Reviewing Theatre For Over 40 Years
“Seven Spots on the Sun”: Ethics and Mysticism Fascinate at Boston Court
In the traditions of much of the developing world, the mystical and the actual live in a particular balance with each other as the authors of truth. With this concept as backing, Martin Zimmerman’s play “Seven Spots on the Sun” examines how a people copes with the particular atrocities of modern civil war, balancing harsh reality and that underlying, deepening spiritual element.
Now at The Theatre at Boston Court in Pasadena, “Seven Spots” proves riveting and wrenching as it explores the motives and consequences of the terrifying conflicts, which have afflicted, in this case, an unnamed Latin American country. Here, as in the real El Salvador, Nicaragua, Peru or Colombia, villages change hands multiple times, with each side punishing those who aided the other one, and brutal tests of fear which harm mostly those whose compassion drives them.
The play begins on the day the post-war government declares an amnesty for all those who committed atrocities during the war, and how a small village – especially its healer and its priest – react. This plays against the flashback story of the young miner from a nearby town who, wanting the best for the wife he loves deeply, leaves the mine to enter the army just before the civil war begins. Gradually we become aware of how this young soldier’s life is twisted, and how that twist connects to the emotional upheaval in a village where amnesty means no satisfaction for great loss.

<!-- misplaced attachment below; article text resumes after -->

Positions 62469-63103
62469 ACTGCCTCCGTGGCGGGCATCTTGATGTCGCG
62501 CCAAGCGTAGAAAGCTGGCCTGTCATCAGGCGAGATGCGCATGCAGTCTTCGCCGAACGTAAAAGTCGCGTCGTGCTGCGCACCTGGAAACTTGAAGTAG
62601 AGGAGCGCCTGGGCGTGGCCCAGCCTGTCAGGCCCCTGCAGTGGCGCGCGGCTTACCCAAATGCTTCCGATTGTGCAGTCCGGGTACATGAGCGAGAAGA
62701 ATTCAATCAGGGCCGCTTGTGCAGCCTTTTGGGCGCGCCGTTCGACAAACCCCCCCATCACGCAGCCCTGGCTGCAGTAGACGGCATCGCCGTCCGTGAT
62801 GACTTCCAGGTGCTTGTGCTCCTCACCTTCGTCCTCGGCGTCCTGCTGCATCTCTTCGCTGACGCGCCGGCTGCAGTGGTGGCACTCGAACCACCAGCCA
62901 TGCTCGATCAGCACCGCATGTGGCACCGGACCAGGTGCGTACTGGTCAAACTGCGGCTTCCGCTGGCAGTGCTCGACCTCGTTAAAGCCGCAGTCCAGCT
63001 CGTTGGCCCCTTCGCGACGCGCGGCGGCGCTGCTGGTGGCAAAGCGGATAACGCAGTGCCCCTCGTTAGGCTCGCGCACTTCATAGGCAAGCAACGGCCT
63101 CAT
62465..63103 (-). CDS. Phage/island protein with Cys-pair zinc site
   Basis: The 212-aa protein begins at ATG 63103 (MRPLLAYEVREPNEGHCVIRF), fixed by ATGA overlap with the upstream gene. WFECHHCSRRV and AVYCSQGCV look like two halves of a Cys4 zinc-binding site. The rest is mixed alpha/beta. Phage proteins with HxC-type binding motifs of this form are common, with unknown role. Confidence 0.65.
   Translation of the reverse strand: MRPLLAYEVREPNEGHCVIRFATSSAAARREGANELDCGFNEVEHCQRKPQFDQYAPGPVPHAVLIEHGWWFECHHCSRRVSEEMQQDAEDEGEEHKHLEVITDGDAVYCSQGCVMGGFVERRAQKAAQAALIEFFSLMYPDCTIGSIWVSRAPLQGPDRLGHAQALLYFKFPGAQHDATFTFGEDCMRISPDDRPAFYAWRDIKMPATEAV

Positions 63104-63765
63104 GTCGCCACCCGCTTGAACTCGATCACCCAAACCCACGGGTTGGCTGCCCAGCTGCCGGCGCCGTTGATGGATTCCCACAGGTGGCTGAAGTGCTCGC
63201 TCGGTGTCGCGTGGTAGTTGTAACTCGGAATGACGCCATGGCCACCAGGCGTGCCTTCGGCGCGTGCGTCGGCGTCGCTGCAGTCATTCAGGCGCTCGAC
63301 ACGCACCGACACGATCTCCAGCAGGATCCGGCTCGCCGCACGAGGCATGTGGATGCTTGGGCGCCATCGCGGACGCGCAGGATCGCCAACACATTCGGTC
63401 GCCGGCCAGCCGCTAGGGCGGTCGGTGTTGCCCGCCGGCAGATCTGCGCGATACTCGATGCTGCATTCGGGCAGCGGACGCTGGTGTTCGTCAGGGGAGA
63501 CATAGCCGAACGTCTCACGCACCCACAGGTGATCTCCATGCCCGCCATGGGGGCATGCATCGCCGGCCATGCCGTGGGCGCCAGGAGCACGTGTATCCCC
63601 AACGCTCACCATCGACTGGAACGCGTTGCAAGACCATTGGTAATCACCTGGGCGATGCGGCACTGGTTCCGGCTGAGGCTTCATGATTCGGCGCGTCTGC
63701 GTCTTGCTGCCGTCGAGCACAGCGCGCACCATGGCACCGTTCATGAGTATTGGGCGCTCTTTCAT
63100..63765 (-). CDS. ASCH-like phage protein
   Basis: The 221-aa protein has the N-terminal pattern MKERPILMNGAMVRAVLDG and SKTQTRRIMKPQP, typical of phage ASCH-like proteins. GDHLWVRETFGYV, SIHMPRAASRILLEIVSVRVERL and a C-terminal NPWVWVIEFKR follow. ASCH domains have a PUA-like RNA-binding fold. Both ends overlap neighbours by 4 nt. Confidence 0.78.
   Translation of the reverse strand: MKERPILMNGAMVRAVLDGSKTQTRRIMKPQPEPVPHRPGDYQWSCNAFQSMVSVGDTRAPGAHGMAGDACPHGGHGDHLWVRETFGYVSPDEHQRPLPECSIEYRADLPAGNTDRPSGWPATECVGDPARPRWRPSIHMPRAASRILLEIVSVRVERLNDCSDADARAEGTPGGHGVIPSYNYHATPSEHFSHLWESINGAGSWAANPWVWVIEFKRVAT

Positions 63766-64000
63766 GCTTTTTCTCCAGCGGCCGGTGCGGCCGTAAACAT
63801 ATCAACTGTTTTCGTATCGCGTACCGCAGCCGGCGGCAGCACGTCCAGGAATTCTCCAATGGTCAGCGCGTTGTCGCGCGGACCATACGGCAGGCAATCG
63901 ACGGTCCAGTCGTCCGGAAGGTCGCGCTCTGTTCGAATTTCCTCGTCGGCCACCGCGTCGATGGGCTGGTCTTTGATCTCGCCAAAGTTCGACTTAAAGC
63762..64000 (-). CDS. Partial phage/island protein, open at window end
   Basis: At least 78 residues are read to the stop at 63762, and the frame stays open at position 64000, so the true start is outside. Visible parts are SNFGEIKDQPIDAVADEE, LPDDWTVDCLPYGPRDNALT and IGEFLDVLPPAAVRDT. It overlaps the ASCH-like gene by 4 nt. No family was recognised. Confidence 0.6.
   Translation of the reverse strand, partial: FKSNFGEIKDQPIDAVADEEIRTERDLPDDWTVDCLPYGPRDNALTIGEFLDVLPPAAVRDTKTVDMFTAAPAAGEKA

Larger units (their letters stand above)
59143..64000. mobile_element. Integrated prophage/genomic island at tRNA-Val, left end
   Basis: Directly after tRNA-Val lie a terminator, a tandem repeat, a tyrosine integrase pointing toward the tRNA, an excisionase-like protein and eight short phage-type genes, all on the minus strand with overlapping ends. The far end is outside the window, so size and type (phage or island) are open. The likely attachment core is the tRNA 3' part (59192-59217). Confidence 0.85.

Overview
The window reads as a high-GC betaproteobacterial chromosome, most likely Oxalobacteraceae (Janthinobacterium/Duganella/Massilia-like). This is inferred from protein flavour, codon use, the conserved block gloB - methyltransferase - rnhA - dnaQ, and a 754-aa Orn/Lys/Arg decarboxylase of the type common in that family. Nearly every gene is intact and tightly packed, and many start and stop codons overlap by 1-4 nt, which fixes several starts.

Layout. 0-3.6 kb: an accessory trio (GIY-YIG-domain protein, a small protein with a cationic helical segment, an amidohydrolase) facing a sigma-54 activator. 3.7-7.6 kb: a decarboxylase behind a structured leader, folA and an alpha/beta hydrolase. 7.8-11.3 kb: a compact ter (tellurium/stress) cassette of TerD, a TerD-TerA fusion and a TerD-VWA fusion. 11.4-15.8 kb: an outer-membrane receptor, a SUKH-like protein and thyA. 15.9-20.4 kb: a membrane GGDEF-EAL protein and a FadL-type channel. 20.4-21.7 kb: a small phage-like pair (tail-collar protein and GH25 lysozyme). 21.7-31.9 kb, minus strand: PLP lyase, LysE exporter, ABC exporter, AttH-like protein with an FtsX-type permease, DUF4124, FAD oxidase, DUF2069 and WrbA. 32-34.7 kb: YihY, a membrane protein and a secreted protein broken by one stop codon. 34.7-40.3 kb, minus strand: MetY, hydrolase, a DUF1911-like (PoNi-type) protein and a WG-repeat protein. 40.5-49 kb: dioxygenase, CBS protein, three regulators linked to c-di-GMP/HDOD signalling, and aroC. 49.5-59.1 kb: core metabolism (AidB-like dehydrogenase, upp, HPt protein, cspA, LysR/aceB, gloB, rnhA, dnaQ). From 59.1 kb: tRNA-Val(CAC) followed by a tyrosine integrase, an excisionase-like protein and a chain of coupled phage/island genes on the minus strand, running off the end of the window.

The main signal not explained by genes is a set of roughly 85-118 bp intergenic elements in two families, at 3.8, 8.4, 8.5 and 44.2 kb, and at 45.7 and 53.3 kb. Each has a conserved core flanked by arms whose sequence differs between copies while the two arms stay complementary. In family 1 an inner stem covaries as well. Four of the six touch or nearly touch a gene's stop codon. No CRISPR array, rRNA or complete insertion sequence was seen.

As the determined healer, Jonathan Nichols offers up a man with little time for mystery as he maintains what sanity of life he can in a village often overrun. When it a miracle does descend upon him, its connection to great pain is evident in every move. As his wife and co-worker, Murielle Zuker offers up a confident idealist unready to be dashed on the rocks of brutality. Angelo McCabe completes the trio as the local priest whose fear finally gets the better of him, proving him only a man.
Christopher Rivas radiates a kind of organic manliness as the miner turned soldier, and the decay in that confident joyfulness says much about the nature of war and the meaning of the play. As his happy, then concerned, then frightened wife, Natalie Camunas offers up the terror and frustration of a woman caught in the middle – needing something from those who were victimized by the good man she married who has devolved into a terrorizer.
Director Michael John Garces keeps the story moving, and works the mystical and symbolic elements of this tale into the otherwise straightforward story with such precision that even the most outrageous elements of magic feel logical in the moment. The terror is realized in such a way as to create gut-level reactions from the audience while still leaving much to an imagination already seeded with awful possibilities.
“Seven Spots on the Sun,” a reference to that cosmic condition which disrupts radio waves the way the war disrupts and blurs human lives, is performed without an intermission. It’s easy to understand why, as the intensity created in the first few minutes must continue to build to make the show’s overarching points about humanity and the limits to both forgiveness and empathy. Come ready to read between the lines and follow the symbols, and enjoy an intellectual feast even as you will squirm in your chair at how recognizable it all is.
What: “Seven Spots on the Sun” When: Through November 1, 8 p.m. Thursdays through Saturdays, 2 p.m. Sundays Where: The Theatre at Boston Court, 70 N. Mentor Ave. in Pasadena How Much: $34, with senior, student and group discounts available Info: (626) 683-6883 or http://www.BostonCourt.org
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